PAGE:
• Little research available on psychological approaches to the treatment of schizotypal.

    • Avoidant personality disorder: appear to respond to same treatments that are effective for social anxiety.
    • Antidepressants as well as cognitive-behavioural treatment.
    • Cognitive-behavioural treatment might involve helping person challenge their negative beliefs about social interactions by teaching behavioural strategies for dealing with difficult social situations and by exposure treatment.
    • CBT lasting 20 sessions has been found to be more helpful than psychodynamic treatment for APD.
    • Group versions of cognitive–behavioural treatment have been found to be helpful and may offer chances to practise constructive social interactions in a safe environment.
  40. Treatment of borderline personality disorder
    • Great challenge, regardless of type of treatment being used.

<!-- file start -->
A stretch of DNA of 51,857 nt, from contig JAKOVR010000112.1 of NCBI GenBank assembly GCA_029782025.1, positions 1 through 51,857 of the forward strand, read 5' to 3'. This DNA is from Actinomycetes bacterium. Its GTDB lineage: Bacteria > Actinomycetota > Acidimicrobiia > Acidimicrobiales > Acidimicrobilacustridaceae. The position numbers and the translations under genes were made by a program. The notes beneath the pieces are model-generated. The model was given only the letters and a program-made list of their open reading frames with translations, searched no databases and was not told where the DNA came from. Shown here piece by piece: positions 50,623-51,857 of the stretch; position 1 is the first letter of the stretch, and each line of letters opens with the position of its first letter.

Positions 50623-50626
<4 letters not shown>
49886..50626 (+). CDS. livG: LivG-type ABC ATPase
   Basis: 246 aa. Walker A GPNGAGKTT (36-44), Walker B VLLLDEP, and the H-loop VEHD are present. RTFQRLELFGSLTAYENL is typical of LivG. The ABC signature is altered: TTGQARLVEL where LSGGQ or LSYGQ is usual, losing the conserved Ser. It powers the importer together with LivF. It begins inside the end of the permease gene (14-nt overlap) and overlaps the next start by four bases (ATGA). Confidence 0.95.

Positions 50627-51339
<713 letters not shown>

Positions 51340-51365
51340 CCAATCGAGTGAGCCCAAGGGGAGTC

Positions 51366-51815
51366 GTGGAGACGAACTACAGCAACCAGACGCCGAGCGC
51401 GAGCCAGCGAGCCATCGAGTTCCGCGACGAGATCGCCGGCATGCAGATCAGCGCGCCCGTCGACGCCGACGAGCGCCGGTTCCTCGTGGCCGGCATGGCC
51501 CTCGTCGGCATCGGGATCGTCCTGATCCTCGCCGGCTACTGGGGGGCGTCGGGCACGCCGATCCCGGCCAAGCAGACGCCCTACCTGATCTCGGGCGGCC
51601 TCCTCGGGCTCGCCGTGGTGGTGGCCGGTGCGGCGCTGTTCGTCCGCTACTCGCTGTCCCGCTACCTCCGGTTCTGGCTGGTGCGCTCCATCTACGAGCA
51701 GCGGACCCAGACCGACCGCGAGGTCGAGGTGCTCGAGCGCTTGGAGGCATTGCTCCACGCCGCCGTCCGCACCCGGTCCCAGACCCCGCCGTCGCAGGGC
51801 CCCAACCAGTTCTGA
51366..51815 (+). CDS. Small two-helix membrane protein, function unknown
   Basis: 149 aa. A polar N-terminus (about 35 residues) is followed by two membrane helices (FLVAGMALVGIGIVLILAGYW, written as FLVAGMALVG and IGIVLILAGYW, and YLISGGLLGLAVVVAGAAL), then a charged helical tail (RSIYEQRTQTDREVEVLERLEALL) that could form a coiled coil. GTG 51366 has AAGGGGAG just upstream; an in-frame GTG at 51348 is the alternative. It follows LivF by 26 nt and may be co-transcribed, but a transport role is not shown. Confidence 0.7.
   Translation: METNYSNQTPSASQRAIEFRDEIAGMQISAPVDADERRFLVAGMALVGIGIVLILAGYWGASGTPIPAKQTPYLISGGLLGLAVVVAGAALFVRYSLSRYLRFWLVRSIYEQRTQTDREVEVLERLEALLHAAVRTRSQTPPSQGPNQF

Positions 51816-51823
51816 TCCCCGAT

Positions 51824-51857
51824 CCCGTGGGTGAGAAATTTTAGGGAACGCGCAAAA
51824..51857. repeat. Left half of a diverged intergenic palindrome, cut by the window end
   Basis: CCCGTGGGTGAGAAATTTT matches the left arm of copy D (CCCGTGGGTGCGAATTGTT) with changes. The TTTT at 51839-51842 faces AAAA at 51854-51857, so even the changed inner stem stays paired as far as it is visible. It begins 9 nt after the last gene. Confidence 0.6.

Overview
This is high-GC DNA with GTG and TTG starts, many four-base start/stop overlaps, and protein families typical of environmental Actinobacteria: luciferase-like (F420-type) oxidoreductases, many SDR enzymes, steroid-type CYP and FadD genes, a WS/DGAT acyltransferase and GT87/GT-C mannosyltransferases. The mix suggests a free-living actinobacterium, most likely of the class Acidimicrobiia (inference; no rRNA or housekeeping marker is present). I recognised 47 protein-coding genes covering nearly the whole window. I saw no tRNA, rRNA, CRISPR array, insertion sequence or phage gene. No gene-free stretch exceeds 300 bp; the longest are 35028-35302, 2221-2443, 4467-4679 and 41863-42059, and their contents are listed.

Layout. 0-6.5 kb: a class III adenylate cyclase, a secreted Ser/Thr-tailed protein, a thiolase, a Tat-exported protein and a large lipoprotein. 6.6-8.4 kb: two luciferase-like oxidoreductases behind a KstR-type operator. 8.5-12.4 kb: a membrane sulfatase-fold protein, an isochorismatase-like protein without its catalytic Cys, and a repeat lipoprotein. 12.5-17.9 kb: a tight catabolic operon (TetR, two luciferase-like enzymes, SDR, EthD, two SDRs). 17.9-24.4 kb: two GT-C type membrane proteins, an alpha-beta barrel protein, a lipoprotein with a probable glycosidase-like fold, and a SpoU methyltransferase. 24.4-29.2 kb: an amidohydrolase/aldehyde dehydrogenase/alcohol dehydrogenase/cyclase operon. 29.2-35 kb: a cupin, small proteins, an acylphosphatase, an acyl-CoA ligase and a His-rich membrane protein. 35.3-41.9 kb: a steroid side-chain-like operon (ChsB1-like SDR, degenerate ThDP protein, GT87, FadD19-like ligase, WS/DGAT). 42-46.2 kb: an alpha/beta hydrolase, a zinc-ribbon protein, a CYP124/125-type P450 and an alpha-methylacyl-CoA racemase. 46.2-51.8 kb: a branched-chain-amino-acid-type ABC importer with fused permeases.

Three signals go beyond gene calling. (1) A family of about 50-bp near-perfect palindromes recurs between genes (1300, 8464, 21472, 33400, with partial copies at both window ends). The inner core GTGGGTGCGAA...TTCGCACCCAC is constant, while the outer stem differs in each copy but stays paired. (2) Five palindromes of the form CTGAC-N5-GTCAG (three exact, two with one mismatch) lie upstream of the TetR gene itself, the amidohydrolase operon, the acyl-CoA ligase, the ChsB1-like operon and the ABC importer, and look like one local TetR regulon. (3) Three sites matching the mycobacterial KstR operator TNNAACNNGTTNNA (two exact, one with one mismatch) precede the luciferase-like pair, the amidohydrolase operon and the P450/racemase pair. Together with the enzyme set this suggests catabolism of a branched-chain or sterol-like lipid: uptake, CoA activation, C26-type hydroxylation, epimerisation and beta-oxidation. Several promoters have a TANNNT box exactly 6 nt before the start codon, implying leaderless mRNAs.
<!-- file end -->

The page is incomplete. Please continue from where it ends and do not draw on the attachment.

• Therapists find it challenging to develop and maintain therapeutic relationship.
    • Patients will alternately idealise and vilify therapist.
    • Suicide is a serious risk but often difficult to judge whether it is a call for help or manipulative gesture to test how special they are.
    • Hospitalisation is often necessary to protect against the threat of suicide.

    • Dialectical behaviour therapy (BDT): combines client-centred empathy and acceptance with cognitive-behavioural problem solving, emotion-regulation techniques and social skills training.
    • Term dialectical is used in two main ways:
    • 1. seemingly opposite strategies- Accepting them as they are and yet helping them change.
    • 2. It refers to the patient's realisation that splitting the world into good and bad is not necessary; instead one can achieve synthesis of these apparent opposites.
    • Cognitive-behavioural aspect of DBT involves 4 stages: